In Katherine’s case, you could argue that she was loyal to her conscience, loyal to the British people; but she was disloyal to the government, and in some ways she risked her marriage. And so those decisions about what to do—we say, ‘follow your conscience’—yes, follow your conscience, but sometimes following your conscience might harm other relationships. And so, I don’t think it’s easy to judge people for where they place their loyalty, and I just thought it was an interesting theme in the film.

You directed a lot of films; Tsotsi, Ender’s Game—which is one of my favorites —how do you go about choosing the right film to direct and be involved with?

That’s a big question. Sometime you choose the film and sometimes it kind of finds you. When you’re young and starting out—I wrote and wrote and eventually got my own work made, and there came a point where people started to ask me if I wanted to do a particular project, so it’s both. What I’m drawn to, I think—the films I like most are films that do two things: they entertain, but they also leave me with something to talk about. I think there’s nothing worse than going to the movies and, “that was great! Wanna go get a pizza?” and there’s nothing to talk say, you know? I hope a film like this will entertain you. I think the performances from Keira Knightley, Ralph Fiennes and the actor Matt Smith are great. Really proud of them. Hopefully you’ll be entertained, but when you’re done watching the movie you’ll have something to talk about with your friends.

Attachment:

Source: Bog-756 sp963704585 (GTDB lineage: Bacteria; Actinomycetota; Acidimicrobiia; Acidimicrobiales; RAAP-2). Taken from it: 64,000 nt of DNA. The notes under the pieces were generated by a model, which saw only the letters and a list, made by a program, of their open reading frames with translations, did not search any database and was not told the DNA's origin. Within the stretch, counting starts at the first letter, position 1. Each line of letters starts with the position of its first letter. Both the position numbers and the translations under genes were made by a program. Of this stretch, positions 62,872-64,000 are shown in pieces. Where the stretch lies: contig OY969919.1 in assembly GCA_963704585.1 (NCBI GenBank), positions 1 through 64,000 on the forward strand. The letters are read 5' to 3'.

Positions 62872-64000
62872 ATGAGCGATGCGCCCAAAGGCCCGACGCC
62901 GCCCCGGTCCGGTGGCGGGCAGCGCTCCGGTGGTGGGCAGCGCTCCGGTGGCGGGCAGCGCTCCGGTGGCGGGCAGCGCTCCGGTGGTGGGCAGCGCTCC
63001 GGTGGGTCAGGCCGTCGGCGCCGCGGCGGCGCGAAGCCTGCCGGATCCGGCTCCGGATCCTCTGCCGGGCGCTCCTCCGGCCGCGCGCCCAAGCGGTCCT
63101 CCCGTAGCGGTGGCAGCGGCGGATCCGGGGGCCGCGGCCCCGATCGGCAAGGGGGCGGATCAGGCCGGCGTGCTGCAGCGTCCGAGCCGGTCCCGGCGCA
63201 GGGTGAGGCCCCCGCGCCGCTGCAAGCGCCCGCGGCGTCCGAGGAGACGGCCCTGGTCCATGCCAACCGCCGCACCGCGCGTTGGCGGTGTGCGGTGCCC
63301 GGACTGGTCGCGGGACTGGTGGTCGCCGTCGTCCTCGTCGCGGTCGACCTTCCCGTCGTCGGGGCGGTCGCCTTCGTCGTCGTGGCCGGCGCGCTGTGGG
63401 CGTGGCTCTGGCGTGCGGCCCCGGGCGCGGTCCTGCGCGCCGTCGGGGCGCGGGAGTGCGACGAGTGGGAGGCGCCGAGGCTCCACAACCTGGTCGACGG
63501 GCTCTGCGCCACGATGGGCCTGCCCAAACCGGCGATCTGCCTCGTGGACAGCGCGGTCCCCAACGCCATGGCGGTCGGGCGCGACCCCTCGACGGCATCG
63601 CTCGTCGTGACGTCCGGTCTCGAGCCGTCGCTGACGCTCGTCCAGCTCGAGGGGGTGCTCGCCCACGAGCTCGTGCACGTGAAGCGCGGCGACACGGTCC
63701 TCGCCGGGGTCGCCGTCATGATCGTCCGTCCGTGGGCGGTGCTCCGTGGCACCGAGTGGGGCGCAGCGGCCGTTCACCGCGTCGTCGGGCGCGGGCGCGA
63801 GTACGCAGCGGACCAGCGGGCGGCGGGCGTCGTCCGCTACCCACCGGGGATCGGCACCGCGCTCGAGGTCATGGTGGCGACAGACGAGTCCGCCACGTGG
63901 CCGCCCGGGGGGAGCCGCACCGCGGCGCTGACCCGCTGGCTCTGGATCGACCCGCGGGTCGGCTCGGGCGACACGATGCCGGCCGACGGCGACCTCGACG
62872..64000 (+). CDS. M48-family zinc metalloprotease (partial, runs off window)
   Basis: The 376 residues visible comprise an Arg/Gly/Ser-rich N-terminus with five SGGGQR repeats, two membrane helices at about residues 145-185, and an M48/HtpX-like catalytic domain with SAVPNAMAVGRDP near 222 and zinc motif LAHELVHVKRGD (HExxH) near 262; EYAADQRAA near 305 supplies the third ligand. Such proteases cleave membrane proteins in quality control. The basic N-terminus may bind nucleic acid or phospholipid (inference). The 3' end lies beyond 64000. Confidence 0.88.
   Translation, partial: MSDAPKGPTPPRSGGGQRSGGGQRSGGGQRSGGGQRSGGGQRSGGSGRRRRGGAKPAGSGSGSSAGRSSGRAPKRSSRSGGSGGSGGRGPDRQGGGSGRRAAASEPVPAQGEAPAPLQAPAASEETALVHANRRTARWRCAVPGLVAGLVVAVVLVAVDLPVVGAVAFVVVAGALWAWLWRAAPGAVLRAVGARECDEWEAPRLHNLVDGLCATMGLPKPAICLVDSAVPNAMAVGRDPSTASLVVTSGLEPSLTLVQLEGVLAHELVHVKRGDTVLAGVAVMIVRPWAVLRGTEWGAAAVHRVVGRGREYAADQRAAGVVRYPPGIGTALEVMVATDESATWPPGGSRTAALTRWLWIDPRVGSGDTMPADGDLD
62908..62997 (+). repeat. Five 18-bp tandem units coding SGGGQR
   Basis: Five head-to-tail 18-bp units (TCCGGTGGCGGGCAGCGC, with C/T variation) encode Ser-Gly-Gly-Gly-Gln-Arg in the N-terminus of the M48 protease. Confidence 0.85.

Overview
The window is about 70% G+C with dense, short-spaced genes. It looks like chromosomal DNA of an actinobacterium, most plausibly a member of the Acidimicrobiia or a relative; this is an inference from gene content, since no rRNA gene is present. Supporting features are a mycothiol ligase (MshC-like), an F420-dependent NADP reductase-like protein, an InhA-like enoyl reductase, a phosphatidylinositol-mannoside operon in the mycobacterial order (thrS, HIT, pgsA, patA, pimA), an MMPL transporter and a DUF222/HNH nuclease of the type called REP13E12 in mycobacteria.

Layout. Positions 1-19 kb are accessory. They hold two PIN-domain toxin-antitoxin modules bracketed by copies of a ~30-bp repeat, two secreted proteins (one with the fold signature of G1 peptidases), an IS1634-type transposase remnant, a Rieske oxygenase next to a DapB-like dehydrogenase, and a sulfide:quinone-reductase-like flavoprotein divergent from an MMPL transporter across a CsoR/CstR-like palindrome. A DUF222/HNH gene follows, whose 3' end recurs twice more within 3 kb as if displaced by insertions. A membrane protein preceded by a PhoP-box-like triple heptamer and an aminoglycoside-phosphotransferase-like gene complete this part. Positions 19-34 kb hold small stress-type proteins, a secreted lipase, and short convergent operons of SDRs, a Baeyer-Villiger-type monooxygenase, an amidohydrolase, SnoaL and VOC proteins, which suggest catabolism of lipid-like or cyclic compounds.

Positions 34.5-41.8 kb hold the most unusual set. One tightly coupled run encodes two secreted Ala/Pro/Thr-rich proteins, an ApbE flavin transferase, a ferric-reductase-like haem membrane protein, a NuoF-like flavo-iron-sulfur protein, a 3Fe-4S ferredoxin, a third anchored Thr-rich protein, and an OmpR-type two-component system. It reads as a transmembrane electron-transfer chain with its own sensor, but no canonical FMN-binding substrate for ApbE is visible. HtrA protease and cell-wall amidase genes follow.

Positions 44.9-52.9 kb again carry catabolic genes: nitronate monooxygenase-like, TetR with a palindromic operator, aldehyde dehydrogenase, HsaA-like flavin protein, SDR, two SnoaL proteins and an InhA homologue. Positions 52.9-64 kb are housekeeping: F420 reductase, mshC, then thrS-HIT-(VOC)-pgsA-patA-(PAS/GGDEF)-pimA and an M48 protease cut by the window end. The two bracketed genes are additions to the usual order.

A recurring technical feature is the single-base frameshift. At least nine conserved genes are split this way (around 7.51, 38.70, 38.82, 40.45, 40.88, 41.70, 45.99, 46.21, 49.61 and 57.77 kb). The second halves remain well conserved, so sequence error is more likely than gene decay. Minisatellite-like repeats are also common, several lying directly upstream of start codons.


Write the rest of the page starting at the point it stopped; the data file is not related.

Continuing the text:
Along those lines, what are you hoping your audience will take away from the film, especially given our political climate, not only in the United States, but also in the United Kingdom?

Well, we’re in a strange time now where “what is truth and does it even matter?” And we have an administration that says “fake news!” and ridicules journalists. Yes, journalists don’t always get the story right, but one of the great things about this country is that it has a free press. You have to know; I grew up in South Africa during a very authoritarian time in Apartheid. I know what it’s like to live in a country where the press is threatened. The right of access to a lawyer is even taken away.

For Americans, that seems impossible, but during the 1980s, the security legislation became so bad—started with 90-day detention without trial laws that went to 180 days, and then it went to the right for the state to detain you indefinitely without right to a trial, without right to access to a lawyer, based on “protecting the people from terrorist threats.”